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The annunciation is analogous in my mind to the story of God's invitation to Abram to leave Ur and head to Canaan. Both stories have a bare, binary feel to them. These are hinge moments in the unfolding of God and God's mission with and for the world. Abram, yes or no? Mary, yes or no?

In the mainstream Western tradition the sentiment seems to lean toward the idea that the responses of Abram and Mary are somehow inevitable. Most preaching I hear about Abram hints that God chooses to make the invitation to him because God is fairly certain he'll say yes. This is even more the case with Mary--especially under the influence of the Roman Catholic doctrine of the Immaculate Conception, which teaches that nine months before she's even born, Mary is prepared for God's call by being protected from sin.

But there is another strand of tradition that seeks to give a greater role to human free will. Here we can play with the idea that not even God knows in advance what answer Abram or Mary will give. It is possible to imagine God and Gabriel asking the question, then sharply inhaling and holding that breath, waiting to hear what the response will be. In that moment we can contemplate how much of the universe's destiny is being staked on the decision of a Mesopotamian herder and a young woman of marrying age.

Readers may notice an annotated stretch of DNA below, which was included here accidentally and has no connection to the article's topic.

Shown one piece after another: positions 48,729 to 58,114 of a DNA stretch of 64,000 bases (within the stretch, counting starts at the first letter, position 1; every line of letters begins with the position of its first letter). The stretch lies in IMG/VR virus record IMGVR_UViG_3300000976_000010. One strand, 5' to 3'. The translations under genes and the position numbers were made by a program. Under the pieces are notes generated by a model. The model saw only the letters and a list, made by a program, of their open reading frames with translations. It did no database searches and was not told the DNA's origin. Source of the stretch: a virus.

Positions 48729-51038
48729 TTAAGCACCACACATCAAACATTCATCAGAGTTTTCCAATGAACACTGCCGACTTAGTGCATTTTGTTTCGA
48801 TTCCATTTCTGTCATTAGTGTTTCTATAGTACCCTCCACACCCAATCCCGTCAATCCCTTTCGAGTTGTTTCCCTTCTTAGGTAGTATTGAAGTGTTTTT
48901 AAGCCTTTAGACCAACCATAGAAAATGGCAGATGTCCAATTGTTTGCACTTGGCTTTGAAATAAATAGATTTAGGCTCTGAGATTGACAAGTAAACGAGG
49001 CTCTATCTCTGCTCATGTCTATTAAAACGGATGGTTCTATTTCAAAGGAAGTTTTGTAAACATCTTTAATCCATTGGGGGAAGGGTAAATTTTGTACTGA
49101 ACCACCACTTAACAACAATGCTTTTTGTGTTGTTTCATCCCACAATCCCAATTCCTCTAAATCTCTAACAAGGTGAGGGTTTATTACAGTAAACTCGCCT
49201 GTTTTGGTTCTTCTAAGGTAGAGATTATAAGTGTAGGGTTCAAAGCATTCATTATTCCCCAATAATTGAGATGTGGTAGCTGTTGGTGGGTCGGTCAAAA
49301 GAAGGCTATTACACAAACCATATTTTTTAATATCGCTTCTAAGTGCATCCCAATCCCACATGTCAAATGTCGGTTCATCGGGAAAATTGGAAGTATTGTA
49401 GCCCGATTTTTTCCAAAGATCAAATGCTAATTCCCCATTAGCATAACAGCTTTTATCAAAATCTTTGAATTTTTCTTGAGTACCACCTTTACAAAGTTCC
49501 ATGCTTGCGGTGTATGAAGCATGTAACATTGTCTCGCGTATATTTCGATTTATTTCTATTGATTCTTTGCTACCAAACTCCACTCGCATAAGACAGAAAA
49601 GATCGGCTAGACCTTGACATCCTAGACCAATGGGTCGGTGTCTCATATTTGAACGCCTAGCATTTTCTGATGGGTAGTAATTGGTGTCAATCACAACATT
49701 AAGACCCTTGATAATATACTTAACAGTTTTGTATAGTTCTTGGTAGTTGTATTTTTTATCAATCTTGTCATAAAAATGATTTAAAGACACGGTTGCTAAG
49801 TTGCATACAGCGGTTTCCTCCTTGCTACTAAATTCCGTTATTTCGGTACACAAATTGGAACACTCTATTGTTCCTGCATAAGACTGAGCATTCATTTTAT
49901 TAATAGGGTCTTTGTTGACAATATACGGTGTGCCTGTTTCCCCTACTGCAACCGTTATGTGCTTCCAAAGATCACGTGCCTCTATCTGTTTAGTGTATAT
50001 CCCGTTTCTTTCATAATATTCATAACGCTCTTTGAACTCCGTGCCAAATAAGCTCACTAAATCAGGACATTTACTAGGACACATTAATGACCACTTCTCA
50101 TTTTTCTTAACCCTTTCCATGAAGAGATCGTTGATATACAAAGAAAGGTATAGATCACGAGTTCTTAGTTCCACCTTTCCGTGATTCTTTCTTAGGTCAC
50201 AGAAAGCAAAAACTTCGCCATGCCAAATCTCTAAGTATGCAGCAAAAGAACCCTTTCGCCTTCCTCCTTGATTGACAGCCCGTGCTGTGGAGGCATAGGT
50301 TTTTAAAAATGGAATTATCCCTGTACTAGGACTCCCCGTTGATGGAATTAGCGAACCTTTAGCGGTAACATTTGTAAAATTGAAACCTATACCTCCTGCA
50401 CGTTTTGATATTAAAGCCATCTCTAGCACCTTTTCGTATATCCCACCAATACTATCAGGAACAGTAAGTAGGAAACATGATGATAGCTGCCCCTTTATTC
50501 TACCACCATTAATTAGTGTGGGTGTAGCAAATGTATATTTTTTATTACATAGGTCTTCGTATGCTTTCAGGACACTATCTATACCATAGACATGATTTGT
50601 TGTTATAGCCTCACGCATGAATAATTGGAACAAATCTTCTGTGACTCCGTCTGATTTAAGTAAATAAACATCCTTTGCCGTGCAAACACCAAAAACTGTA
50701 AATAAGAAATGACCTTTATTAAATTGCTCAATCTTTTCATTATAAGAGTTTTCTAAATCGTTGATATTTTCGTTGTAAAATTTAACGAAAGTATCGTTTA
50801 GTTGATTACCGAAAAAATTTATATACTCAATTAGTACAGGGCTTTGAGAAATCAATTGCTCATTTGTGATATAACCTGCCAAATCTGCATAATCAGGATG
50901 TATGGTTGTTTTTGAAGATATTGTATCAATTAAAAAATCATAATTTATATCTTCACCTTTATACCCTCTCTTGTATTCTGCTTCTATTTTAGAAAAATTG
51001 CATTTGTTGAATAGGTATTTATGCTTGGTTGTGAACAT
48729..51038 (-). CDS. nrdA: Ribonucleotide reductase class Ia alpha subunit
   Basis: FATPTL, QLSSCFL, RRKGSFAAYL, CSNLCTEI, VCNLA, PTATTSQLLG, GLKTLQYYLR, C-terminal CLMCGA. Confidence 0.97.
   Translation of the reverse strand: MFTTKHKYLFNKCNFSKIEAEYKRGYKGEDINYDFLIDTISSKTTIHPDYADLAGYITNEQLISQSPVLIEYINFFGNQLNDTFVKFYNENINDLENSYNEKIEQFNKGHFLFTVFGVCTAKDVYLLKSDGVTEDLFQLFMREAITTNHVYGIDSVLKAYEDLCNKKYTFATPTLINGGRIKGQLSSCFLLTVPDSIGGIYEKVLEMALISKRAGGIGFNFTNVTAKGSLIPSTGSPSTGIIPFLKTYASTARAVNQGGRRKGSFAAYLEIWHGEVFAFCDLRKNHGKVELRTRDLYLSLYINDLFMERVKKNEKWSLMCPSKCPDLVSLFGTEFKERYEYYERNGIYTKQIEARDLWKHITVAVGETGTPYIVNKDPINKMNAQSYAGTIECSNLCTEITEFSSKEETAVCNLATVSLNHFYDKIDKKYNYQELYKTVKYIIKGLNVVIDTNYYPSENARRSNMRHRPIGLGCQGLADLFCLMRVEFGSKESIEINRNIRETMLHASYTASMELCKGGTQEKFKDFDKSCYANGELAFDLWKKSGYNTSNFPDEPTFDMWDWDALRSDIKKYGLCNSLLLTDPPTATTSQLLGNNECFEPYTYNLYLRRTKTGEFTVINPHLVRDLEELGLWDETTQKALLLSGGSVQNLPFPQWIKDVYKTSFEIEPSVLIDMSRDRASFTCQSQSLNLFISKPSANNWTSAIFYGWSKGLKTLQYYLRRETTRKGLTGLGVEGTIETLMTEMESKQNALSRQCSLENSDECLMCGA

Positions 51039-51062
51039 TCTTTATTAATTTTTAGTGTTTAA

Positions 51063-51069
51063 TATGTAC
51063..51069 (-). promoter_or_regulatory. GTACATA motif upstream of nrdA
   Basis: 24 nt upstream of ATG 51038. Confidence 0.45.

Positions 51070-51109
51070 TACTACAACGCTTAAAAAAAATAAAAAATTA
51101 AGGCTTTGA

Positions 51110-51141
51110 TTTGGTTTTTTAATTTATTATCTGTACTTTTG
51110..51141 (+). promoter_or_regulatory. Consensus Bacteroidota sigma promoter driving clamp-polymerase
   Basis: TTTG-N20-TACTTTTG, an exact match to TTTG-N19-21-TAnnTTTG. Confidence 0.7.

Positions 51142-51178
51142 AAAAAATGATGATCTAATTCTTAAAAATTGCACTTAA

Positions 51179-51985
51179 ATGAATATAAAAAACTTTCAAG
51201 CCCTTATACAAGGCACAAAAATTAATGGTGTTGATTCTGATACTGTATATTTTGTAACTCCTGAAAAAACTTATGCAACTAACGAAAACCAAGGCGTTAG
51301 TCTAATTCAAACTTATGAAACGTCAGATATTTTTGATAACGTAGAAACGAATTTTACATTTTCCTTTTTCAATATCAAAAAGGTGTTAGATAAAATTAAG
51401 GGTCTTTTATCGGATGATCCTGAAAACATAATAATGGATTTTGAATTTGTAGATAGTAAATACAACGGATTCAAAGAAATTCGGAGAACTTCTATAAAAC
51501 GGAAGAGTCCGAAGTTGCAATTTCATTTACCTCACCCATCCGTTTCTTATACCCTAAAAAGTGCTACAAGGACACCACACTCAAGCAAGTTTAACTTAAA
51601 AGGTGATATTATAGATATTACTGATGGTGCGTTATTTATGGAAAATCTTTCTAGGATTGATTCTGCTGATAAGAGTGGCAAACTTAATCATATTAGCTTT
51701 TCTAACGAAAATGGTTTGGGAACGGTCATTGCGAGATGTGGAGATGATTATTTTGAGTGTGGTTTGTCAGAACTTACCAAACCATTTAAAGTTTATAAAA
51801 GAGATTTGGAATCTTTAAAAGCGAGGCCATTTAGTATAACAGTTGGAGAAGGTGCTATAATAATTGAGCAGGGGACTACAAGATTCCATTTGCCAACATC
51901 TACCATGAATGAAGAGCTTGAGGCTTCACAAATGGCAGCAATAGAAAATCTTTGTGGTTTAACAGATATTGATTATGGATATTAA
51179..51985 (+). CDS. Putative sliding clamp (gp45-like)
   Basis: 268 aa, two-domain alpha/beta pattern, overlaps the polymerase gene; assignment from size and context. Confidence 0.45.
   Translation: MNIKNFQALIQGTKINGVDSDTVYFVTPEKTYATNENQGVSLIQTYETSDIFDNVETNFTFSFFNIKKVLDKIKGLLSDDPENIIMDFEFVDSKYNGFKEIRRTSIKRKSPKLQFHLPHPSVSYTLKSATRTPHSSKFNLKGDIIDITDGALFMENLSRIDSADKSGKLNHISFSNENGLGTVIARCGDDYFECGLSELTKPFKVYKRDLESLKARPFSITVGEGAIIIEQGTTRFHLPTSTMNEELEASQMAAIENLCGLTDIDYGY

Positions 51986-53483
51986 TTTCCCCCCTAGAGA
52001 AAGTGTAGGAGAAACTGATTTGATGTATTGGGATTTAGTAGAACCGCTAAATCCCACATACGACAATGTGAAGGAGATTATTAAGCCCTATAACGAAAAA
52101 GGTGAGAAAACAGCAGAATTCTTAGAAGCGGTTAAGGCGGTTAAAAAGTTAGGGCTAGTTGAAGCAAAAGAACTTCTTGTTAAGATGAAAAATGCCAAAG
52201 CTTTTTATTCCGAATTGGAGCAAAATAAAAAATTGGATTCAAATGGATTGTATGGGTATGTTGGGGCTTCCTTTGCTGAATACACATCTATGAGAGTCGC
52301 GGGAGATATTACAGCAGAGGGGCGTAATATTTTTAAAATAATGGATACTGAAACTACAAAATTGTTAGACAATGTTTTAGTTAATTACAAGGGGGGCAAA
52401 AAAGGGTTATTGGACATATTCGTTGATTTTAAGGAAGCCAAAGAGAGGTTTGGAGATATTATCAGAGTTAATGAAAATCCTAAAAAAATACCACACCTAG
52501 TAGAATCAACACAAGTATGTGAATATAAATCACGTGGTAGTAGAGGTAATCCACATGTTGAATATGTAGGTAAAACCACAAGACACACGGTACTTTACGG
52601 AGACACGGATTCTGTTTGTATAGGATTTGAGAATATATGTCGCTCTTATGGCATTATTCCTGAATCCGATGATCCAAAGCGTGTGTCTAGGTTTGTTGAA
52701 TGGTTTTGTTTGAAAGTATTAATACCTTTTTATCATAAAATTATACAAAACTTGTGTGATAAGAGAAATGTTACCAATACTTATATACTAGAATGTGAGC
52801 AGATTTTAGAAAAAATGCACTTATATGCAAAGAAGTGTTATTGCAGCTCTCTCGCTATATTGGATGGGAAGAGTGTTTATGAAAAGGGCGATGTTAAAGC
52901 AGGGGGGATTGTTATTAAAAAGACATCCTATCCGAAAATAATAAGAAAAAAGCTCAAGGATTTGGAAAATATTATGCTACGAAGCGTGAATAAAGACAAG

The flippant side of this contemplation is to imagine that if Abram or Mary says no, all is not lost. God will ask another, and then another, and then another.

We humans are pretty stuck on our importance to God's mission, in part because we haven't figured out how to have sensible conversation with any other life form. Not to mention that we often act as though we are the only object of God's attention, to the detriment of the earth's very life. But God's mission issues forth from God's loving desire for the entire cosmos.

When I'm sitting in the pew on December 18, I'd like to hear less about how God's work depends on Mary or me and more about God's persistence and creativity in bringing the whole cosmos to fulfillment--regardless of my will or lack of will to be part of it.

Henry J. Langknecht

Henry J. Langknecht is associate professor of homiletics and Christian communication at Trinity Lutheran Seminary in Columbus, Ohio.

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